Many western nations have routinely accused other nations of terrorism or sponsorship of same. Some nations as a consequence were named the Axis of Evil by George W. Bush a former president of the United States. Some nations were named rogue states, sponsors of terrorism and proliferators of atomic, biological and or nuclear weapons as well. Oppression and terrorism are evils which should be rejected by all persons. All reasonable persons! Some have argued and continue to argue that global inequalities and abject poverty wrapped in hopelessness is the cause source of terrorism, terrorism seem to derive from oppression, almost always and invariably so. It is therefore argued that global security attainment will be possible, only through the reduction of abject poverty and desperation worldwide.
Until a few years ago, was a labeled and castigated by western nations as a pariah in the international community of nations. When Pan Am airline was bombed out the skies in 1988, western nations “linked” Libya almost inexplicably to the flaming inferno and air crashing deaths in Scotland. Libya was at the time an outcast to Western nations. It is unclear how this perception of Libya by the West, seeming without direct and specific evidence precipitated the accusations against Libya as a rogue nation and therefore, Libyan agents as actors in the criminal enterprise of bombing Pan Am flight 103 out of the skies. There were raw emotions by the massive loss of lives, and these emotions were further inflamed, by the belief in the western world, that Libyan Intelligence agents were the culprits. This obviously may have impacted the outcome, the conviction and sentence of Abdel Basset al-Meghrahi, who allegedly acted in concerted with another defendant, who was never convicted. This exoneration of the other defendant heightens the possible innocence of Abdel Basset al-Meghrahi, but for his connection with the store-bought shirts as told to the trial by the storekeeper.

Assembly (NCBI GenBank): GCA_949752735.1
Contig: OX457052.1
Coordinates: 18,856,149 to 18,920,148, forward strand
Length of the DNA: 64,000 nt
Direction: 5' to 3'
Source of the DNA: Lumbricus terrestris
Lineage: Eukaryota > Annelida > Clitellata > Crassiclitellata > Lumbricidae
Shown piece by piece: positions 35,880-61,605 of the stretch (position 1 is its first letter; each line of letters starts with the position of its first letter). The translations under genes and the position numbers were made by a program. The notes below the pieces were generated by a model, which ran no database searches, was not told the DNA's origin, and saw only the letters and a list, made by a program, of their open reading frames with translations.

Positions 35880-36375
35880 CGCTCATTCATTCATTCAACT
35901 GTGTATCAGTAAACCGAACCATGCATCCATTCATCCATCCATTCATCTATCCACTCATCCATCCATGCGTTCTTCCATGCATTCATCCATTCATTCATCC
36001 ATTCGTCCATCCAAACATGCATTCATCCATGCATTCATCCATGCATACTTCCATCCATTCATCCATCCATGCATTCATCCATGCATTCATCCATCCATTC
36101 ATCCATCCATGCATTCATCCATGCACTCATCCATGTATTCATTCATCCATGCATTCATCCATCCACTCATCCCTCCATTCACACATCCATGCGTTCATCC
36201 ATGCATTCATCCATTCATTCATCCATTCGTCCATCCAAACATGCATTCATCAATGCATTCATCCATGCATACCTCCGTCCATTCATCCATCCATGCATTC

Many in Scotland, including some members of victim families doubted conviction and sentence of Abdel Basset al-Meghrahi, some in the legal community also expressed reservation as to the fact of a single evidence by the storekeeper which was never corroborated by anyone else or through any other source. Baset Meghrahi filed an appeal while that appeal was pending he became afflicted with cancer of the prostrate, and was told it was terminal. Scotland made a deal with the prisoner. He will be released, if he dropped his insistence on proving that he is innocent of the charges which led to his conviction and sentence to life in jail. After several years of confinement, coupled with being afflicted with cancer of the prostrate of terminal variety, there was really no choice to be made by the prisoner. He took the offer and jetted out of Scotland within hours of being freed from the slammer dungeon life.